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- Subject: Pricey Projects Ahead !!
- From: "Caldwell, Stan" <scaldwell(--nospam--at)halff.com>
- Date: Tue, 25 May 2004 13:42:36 -0500
Cement Shortages Pressure Prices
Cement prices have been among the most stable in the construction industry for nearly a decade but that appears to be changing. Cement shortages that first developed in the Southeast are spreading into the Midwest and West, with higher prices and rationing already affecting some regions.
"We had price increases this year and we have customers in the Southeast on allocation,’’ says Tom Chizmadia, vice president of Holcim (U.S.) Inc., Waltham, Mass. The Southeast is particularly affected, but shortages have already developed in other areas, he says. Holcim’s prices are up an average of 7 to 10%, varying by region.
‘‘Ready-mix producers are concerned about big shortages in the near future, even in areas where there is no shortage today,’’ says Hardy Johnson, the Miami-based president of Titan America’s Florida business, and president of the National Ready-mix Concrete Association. He says Titan is also seeing shortages in Virginia, Maryland, Texas and California.
Shortages were triggered by a strong economy and good weather in the last three months of 2003 that raised demand 15% at a time producers usually stockpile product for the spring construction season, says Johnson.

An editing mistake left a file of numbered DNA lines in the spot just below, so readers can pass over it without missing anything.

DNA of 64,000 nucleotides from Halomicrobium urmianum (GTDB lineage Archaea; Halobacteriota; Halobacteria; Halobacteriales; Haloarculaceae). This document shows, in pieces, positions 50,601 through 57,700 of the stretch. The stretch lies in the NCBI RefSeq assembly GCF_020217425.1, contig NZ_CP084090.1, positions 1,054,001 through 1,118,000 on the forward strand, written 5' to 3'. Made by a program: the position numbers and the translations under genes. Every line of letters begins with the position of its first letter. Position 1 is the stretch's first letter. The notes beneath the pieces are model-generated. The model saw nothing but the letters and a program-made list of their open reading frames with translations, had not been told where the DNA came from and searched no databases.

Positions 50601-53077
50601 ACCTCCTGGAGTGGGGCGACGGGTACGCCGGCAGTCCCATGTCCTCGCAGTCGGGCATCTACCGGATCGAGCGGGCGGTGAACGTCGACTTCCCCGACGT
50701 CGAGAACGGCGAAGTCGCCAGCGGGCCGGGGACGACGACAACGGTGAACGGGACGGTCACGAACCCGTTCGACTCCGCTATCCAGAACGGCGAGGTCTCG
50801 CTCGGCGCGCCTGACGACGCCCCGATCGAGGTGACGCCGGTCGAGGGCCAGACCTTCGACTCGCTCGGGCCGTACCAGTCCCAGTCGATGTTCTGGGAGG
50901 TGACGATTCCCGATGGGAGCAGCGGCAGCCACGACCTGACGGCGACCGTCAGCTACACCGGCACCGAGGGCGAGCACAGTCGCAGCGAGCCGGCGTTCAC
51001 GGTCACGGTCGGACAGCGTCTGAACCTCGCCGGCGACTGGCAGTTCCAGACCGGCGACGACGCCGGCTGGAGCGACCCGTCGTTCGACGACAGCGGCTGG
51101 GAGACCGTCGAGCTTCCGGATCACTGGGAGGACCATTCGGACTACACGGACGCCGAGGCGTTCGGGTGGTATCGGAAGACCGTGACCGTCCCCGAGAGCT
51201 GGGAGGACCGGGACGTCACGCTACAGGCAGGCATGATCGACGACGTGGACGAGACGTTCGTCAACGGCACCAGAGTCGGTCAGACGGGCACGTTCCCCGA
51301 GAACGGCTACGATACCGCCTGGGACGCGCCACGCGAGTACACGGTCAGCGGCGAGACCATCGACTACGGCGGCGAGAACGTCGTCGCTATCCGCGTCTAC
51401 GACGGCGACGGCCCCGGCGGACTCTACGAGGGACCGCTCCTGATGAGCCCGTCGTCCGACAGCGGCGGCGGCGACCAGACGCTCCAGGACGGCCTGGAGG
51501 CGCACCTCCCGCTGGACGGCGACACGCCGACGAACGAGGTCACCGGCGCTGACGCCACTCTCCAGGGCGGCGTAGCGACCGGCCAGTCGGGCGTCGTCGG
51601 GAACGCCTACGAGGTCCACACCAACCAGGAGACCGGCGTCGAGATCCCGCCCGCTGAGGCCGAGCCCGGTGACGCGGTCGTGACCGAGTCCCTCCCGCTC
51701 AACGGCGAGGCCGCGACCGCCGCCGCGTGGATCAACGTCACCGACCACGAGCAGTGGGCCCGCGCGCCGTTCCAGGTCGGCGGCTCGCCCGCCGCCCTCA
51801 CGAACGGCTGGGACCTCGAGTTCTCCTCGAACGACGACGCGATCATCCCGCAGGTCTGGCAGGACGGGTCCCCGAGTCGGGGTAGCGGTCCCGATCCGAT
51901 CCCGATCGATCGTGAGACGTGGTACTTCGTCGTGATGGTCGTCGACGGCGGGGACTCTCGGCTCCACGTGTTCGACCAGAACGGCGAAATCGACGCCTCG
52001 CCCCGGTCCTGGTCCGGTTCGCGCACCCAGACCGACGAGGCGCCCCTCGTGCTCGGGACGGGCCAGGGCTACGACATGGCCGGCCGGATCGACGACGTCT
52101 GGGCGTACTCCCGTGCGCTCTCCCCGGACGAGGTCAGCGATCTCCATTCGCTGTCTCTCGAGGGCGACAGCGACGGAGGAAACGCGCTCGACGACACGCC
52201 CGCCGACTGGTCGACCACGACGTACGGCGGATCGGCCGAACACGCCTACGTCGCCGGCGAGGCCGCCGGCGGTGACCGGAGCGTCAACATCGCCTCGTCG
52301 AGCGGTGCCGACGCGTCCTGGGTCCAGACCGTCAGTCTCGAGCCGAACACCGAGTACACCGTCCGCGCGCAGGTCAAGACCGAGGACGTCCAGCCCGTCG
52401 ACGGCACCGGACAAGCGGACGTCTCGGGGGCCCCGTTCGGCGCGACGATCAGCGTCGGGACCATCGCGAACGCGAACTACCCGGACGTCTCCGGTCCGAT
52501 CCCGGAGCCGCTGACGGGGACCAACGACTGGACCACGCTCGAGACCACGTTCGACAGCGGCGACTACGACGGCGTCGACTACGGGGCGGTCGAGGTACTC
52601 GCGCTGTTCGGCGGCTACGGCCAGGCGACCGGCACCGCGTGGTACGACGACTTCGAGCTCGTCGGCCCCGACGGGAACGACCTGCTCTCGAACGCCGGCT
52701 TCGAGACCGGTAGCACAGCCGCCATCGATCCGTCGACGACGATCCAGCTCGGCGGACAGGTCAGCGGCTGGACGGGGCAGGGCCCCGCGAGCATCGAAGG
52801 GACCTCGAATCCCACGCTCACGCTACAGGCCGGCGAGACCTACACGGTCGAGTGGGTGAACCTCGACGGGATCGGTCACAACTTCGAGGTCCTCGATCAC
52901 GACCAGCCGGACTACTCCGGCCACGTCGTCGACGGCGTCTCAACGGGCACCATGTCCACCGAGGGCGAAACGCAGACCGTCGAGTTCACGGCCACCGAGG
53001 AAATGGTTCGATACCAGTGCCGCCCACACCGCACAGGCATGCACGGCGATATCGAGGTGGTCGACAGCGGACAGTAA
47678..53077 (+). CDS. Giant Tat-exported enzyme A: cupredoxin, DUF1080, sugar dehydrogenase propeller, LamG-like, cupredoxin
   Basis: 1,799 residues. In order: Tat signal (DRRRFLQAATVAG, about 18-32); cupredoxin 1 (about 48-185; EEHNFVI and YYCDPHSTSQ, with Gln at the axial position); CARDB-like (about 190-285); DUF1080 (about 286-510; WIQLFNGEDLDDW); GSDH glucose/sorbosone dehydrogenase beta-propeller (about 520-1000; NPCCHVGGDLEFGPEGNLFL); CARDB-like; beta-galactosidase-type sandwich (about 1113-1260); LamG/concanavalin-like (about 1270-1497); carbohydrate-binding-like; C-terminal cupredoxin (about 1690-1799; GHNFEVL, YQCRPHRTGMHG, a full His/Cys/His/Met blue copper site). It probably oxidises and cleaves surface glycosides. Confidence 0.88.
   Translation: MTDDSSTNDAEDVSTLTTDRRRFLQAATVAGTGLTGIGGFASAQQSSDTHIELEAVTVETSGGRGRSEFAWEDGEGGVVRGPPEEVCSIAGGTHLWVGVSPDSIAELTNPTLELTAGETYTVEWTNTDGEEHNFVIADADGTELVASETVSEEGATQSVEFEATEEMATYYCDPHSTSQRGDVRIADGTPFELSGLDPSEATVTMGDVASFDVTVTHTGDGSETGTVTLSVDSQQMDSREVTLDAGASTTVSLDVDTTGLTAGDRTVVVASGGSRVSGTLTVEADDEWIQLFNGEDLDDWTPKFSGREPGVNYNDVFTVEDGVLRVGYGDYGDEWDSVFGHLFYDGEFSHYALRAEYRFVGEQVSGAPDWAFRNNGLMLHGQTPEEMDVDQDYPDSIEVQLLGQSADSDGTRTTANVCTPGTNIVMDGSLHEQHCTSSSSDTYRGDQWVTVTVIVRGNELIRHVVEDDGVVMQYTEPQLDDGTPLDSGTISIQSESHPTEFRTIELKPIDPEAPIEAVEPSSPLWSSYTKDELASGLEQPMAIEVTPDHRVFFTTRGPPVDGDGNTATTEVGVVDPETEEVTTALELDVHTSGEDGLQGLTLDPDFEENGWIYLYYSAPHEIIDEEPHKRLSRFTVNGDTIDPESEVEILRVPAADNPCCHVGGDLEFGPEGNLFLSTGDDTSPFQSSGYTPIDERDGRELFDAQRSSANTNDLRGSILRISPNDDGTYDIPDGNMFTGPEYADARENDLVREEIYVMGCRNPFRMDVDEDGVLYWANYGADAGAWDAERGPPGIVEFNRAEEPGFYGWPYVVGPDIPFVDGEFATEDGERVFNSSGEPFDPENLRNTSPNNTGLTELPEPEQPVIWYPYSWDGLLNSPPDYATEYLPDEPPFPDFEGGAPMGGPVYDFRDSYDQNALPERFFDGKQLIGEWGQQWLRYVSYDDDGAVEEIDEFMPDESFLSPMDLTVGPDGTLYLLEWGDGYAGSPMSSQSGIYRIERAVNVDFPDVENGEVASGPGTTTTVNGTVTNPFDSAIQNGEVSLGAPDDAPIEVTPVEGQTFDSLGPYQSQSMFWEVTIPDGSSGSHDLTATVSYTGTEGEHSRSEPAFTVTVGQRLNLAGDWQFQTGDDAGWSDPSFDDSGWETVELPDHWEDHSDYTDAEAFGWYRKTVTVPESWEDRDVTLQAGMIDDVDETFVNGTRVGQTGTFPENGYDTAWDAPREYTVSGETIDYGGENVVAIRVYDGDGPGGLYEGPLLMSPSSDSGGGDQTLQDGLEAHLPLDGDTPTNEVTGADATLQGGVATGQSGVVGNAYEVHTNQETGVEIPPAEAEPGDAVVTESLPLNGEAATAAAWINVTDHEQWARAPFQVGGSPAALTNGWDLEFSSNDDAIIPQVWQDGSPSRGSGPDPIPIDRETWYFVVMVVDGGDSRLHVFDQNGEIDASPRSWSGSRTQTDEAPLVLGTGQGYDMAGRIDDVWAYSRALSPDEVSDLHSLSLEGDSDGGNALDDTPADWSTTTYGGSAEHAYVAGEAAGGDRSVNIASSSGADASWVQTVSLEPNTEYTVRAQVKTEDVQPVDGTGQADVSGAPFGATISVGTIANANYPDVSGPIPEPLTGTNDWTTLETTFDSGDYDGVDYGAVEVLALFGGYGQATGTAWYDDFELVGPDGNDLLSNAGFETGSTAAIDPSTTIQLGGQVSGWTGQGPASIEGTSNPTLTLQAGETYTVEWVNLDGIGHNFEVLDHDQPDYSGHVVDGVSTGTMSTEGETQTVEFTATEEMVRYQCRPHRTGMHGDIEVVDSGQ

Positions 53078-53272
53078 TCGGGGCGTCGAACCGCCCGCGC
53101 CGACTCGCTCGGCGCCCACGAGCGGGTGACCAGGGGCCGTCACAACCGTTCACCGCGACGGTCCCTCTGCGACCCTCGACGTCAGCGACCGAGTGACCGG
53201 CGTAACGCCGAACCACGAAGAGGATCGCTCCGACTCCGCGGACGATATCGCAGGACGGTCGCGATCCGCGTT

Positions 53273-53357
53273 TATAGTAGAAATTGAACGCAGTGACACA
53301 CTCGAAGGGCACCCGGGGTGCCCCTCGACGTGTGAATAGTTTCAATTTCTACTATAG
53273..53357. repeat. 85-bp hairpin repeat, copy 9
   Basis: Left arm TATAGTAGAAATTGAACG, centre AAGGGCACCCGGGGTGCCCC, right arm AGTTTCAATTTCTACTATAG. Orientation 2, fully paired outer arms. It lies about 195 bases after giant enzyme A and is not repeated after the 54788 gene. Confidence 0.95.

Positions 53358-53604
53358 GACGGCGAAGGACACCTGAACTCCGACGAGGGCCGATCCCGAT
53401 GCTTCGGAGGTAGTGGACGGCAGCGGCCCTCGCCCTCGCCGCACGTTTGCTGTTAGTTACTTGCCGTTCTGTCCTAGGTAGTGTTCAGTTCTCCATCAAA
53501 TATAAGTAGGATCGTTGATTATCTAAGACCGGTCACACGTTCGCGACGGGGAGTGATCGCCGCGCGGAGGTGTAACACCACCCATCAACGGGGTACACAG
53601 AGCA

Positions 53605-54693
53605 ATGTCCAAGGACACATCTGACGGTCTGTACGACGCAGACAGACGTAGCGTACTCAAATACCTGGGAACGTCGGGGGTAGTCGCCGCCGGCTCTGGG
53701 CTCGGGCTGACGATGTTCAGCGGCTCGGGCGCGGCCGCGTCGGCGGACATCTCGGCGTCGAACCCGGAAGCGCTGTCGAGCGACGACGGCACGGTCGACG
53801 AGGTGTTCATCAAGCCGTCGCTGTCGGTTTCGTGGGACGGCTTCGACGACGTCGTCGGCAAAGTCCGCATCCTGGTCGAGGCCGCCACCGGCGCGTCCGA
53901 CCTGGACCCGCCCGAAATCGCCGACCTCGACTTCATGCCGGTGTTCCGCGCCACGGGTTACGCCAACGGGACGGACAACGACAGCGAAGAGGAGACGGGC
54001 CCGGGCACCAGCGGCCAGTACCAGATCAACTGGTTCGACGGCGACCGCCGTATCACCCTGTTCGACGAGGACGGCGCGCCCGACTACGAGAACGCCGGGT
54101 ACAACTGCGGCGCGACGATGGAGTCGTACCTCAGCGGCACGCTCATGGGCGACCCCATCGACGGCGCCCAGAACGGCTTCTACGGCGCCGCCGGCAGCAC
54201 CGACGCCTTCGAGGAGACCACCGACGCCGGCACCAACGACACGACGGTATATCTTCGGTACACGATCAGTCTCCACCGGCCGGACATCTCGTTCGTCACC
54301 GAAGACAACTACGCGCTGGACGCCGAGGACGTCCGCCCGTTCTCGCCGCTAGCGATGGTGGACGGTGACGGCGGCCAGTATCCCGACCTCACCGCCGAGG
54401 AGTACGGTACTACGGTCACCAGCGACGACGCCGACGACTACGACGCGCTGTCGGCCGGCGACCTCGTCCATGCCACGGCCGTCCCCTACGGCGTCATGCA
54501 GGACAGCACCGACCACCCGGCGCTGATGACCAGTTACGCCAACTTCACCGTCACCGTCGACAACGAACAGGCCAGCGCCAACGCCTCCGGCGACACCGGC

Demand in all of 2003 was 107 million tons, 24 million tons beyond the average U.S. production, says Ed Sullivan, chief economist for the Portland Cement Association, Skokie, Ill. Imports normally make up the difference, but most of the dry bulk ships that bring cement into the U.S. are being used to take products to Asia. "Fewer available ships, coupled with the requirement to import nearly one-quarter of U.S. need, has caused a tightening in all U.S. markets,’’ says Sullivan.
Industry officials are not sure how long shortages will endure, but those venturing a guess say it could last a year.
Rebar, Steel Prices Continue To Soar
The crisis in the steel industry continues to reverberate through ENR’s prices. In May, prices for grade-60 reinforcing bar jumped another 8%, following a 4.5% increase in April and a stunning 12% hike in March. The string of increases combined to raise rebar prices 40% above a year ago. Prices for steel plate made strong gains in May, pushing plate prices 31% above 2003’s level. Structural steel prices also continued to climb, with May’s average 1.9% increase lifting prices 21% above a year ago.
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